The State Attorneys got themselves a brand new Plasma TV , which they have installed in the waiting room on the first floor of their office. (We are sure one of our clients could have gotten them a better deal on a brand new Sony ‘just off the truck’ as it were, but who are we to tell the State Attorney where to shop?)
We were sitting in the waiting room the other day, trying to read our NY Times when the TV sprung to life and there was our elected State Attorney, giving a primer on the court system and her well run office. Eventually her spiel turned to Spanish and we decided to practice our rudimentary Spanish skills.
It was right after the State Attorney was either talking about the alarming decrease in the Cod stocks off the coast of New England, or if our Spanish was not up to snuff perhaps she was talking about the availability for restitution for victims, when the image on the screen merged to film footage of an actual trial.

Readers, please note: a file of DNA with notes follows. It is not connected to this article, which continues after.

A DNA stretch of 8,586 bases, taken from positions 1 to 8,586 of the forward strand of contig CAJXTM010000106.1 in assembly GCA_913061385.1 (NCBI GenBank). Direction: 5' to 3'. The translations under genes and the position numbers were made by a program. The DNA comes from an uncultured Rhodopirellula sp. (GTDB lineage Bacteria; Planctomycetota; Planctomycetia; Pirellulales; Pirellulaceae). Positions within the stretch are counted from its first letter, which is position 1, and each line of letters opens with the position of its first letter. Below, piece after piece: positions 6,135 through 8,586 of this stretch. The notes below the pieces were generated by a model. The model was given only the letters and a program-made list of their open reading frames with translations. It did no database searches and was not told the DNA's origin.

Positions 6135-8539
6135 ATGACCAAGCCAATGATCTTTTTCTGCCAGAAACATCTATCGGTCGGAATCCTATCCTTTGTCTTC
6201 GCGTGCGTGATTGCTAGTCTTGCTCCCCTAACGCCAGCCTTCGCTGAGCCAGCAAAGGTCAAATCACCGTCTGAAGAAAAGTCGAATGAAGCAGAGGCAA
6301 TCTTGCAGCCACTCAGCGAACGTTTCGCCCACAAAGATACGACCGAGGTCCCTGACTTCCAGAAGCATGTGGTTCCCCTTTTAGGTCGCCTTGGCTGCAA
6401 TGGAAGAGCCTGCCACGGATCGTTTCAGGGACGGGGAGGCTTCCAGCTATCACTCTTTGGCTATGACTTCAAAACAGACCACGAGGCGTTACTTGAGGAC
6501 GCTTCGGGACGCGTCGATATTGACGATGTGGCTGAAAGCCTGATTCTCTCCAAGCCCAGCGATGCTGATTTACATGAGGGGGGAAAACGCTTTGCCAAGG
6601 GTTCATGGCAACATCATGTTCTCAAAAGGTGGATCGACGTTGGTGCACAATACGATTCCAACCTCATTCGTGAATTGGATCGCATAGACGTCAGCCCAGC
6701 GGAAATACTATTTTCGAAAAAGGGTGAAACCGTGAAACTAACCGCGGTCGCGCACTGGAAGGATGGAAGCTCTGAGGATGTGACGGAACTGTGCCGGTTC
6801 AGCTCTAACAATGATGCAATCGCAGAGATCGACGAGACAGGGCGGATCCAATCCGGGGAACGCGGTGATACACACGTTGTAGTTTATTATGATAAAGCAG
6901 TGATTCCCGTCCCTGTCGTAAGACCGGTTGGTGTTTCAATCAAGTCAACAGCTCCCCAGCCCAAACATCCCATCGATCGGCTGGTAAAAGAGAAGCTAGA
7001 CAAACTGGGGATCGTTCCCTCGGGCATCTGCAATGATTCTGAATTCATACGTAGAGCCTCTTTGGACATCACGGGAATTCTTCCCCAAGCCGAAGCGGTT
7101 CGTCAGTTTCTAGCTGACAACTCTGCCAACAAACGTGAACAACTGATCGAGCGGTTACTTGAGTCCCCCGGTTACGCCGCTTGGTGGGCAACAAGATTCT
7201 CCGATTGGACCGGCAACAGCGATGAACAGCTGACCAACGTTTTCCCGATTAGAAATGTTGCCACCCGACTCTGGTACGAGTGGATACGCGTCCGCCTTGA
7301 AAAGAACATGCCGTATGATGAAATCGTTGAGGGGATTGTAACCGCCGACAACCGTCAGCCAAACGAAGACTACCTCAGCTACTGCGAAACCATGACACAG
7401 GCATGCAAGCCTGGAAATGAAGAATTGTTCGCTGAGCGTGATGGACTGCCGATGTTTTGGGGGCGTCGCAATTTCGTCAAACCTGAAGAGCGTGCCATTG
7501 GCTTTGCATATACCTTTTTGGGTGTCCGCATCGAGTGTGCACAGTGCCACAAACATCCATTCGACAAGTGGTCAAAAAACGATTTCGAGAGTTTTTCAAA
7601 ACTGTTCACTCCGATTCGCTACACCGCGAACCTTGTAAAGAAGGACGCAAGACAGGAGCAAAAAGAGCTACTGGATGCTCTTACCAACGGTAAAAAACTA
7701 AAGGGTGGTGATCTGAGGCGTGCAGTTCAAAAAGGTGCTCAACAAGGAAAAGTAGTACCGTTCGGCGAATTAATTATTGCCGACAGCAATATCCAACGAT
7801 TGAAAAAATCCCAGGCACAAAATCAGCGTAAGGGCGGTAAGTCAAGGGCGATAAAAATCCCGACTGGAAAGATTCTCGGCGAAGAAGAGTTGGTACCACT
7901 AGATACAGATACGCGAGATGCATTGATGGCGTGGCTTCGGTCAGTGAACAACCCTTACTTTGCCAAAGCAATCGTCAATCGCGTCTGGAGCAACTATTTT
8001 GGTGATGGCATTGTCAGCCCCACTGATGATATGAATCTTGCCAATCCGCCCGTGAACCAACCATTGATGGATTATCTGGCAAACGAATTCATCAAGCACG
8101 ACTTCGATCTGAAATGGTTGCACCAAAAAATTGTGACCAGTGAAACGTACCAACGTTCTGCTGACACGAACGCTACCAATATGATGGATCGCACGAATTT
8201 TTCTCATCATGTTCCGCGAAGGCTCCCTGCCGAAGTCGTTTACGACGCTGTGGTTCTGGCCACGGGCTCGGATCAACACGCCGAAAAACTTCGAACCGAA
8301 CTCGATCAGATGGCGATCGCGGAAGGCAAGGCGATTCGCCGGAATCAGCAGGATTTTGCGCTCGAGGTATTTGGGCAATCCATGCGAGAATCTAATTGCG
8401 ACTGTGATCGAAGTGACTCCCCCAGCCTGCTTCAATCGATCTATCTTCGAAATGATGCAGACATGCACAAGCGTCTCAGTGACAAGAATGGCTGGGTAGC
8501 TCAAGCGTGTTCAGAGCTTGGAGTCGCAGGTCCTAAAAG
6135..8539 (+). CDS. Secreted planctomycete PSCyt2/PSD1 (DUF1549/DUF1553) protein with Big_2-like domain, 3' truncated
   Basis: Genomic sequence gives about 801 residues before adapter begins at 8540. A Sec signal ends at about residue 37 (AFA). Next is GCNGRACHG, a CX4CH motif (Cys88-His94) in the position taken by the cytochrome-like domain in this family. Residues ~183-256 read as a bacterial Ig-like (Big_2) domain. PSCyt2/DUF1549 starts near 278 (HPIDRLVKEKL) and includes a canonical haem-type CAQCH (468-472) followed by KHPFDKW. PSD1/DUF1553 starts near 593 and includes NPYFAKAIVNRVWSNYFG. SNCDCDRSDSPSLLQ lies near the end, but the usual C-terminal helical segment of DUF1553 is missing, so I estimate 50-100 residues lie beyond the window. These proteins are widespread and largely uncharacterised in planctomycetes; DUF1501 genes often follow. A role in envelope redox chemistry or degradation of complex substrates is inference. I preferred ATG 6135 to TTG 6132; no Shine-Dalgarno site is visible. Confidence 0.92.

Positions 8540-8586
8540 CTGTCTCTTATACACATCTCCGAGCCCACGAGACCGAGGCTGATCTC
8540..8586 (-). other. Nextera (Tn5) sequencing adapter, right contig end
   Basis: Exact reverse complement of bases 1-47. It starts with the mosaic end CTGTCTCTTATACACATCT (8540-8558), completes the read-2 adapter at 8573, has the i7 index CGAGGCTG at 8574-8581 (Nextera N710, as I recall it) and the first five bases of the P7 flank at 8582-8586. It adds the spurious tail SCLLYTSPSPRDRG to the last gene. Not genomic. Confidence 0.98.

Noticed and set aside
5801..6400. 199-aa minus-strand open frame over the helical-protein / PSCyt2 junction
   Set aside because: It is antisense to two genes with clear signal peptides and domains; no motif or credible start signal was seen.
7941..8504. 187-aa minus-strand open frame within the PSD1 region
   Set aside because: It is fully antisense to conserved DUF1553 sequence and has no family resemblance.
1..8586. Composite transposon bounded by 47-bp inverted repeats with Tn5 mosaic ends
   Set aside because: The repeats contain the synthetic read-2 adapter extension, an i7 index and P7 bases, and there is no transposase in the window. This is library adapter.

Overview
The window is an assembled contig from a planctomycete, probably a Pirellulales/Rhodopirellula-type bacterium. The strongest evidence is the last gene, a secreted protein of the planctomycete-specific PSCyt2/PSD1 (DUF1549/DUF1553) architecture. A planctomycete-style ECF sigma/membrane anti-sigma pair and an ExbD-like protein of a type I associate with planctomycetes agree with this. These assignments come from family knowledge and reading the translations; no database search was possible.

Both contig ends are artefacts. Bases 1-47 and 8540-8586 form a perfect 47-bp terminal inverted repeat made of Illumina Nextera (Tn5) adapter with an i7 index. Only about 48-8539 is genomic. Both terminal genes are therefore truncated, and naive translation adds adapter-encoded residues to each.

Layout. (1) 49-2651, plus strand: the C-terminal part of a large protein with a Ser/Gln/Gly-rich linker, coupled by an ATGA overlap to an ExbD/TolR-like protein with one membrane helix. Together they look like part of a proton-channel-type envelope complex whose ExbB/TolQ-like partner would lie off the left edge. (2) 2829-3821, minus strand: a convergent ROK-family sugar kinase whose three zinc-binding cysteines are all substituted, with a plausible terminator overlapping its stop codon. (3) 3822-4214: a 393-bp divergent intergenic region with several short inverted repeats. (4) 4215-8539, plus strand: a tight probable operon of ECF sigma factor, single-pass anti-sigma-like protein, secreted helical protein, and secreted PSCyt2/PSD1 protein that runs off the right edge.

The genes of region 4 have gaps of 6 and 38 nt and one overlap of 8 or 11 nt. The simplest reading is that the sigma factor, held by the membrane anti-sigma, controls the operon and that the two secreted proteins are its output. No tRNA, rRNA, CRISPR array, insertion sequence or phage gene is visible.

The Judge presiding was Alex Ferrer, and –we couldn’t make this up if we tried- the prosecutor was George Cholakais.
Now to summarize, in order to make people more comfortable with the criminal justice proceedings, the State Attorneys Office is using footage of a person who is not a Judge- but plays one on TV; and a prosecutor who in fact is not a prosecutor, but a defendant in a current criminal case.
We are not making light of Mr. Cholakis’s case, which is nothing but a tragedy for all parties involved.
We are however, again taken to wondering just who is in charge over there and approving these public relations nightmares?
Here’s an idea- why not just tune the TV to a local station and play re-runs of Judge Milian on the People’s Court?
From low morale among prosecutors, to the constant whining refrain from assistants in court that they “have to speak with a supervisor” there is not much going on these days at the SAO that lends confidence to a public that looks to it’s prosecutors office to provide professionalism and stability in enforcing the laws of the State Of Florida.
See You In Court, waiting for a supervisor to approve the prosecutor’s use of a coloured pen.